by Thad Green
Davies-Black, 2000, 268 pages,$29
It's a common quandary: An employee who has always been a high performer in the past is suddenly not performing up to par. You know what the employee is capable of, but how can you get him or her motivated again? If you don't know, ask, author Thad Green writes in Motivation Management.
This simple advice is at the heart of Green's Belief System model for tackling performance problems in the workplace. It is a myth that everybody is motivated by the same thing, he says. An outcome that is satisfying to one person -- perhaps more responsibility -- would not be satisfying to another person, who perhaps would prefer more flexibility with his or her workload.
According to Green, the Belief System helps take the guesswork, false starts, and missed opportunities out of the search for motivation problems. Specifically, the Belief System alerts management to one or more of the three basic types of employee motivation problems:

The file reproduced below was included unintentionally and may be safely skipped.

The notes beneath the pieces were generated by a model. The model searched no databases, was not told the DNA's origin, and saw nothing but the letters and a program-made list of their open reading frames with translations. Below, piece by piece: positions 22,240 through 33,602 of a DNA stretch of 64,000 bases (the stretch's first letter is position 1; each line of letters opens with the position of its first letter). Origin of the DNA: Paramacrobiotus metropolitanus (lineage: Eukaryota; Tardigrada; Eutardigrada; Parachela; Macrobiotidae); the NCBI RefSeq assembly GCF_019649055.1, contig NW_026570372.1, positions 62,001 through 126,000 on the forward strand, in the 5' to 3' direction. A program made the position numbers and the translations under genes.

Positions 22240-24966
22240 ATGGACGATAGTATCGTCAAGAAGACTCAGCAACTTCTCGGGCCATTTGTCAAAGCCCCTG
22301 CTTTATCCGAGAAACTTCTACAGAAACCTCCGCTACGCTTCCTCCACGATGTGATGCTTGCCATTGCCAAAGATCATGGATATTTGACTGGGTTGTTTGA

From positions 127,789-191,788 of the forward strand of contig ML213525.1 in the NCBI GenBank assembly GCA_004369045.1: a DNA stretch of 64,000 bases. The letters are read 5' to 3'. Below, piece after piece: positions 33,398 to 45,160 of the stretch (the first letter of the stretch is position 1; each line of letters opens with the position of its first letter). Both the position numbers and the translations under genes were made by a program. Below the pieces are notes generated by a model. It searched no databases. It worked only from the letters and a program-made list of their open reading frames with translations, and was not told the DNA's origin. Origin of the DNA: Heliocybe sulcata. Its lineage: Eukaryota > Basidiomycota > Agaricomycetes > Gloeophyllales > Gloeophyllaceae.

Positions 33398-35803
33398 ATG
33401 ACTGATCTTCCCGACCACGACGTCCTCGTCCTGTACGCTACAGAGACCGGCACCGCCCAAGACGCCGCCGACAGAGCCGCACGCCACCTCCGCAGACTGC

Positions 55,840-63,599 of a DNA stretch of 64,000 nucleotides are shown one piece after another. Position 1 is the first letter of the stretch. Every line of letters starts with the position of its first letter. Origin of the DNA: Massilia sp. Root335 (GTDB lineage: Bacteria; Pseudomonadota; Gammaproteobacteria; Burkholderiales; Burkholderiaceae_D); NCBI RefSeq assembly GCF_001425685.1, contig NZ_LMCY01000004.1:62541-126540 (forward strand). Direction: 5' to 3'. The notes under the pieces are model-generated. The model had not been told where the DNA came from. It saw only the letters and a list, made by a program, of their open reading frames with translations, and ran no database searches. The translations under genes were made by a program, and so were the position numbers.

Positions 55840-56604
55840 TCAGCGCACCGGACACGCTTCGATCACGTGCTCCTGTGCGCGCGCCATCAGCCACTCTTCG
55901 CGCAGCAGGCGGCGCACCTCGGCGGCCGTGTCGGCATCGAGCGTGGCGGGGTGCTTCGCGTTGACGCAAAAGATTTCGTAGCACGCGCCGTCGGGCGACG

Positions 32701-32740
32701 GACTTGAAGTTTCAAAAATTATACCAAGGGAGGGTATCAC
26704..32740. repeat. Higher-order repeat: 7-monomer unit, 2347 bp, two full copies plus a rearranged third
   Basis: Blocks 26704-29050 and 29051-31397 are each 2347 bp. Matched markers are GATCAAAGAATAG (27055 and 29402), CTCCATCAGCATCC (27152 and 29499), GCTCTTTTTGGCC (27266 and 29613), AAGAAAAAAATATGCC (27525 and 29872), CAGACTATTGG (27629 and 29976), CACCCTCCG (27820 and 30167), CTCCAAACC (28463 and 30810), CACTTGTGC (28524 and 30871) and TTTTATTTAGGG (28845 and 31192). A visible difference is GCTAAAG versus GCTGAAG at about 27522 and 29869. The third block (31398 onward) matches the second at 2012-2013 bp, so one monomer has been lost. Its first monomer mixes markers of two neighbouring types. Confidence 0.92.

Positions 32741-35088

- Lack of confidence: "I can't meet the performance expectations."
- Lack of trust: "The outcomes will not be tied to my performance."
- Lack of satisfaction: "The outcomes offered will not be satisfying to me."
Using these keys, Green covers what managers should say and do to get employees to talk about their motivation/performance problems. He details how to direct these conversations to lead employees to unearth the underlying causes of their problems and suggest their own solutions to improve their performance. Offering numerous vignettes, examples, and sample scripts, Green demonstrates that for a manager to be a successful motivator, it is often simply a matter of asking the right questions.
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